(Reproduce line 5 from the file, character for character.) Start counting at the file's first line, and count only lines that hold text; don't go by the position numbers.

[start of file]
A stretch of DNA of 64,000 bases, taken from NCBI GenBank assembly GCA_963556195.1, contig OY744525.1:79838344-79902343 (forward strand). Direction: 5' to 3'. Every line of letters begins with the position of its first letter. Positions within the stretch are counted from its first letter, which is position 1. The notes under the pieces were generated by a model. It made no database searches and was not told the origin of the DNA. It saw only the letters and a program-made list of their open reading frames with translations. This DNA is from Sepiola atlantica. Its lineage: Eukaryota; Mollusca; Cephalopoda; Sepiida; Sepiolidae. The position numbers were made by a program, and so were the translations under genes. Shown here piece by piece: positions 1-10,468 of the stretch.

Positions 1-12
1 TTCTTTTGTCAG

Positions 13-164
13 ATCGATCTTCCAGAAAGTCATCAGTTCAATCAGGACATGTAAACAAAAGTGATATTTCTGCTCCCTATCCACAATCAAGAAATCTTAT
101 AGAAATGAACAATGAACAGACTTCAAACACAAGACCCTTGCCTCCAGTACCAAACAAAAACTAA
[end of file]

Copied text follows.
13 ATCGATCTTCCAGAAAGTCATCAGTTCAATCAGGACATGTAAACAAAAGTGATATTTCTGCTCCCTATCCACAATCAAGAAATCTTAT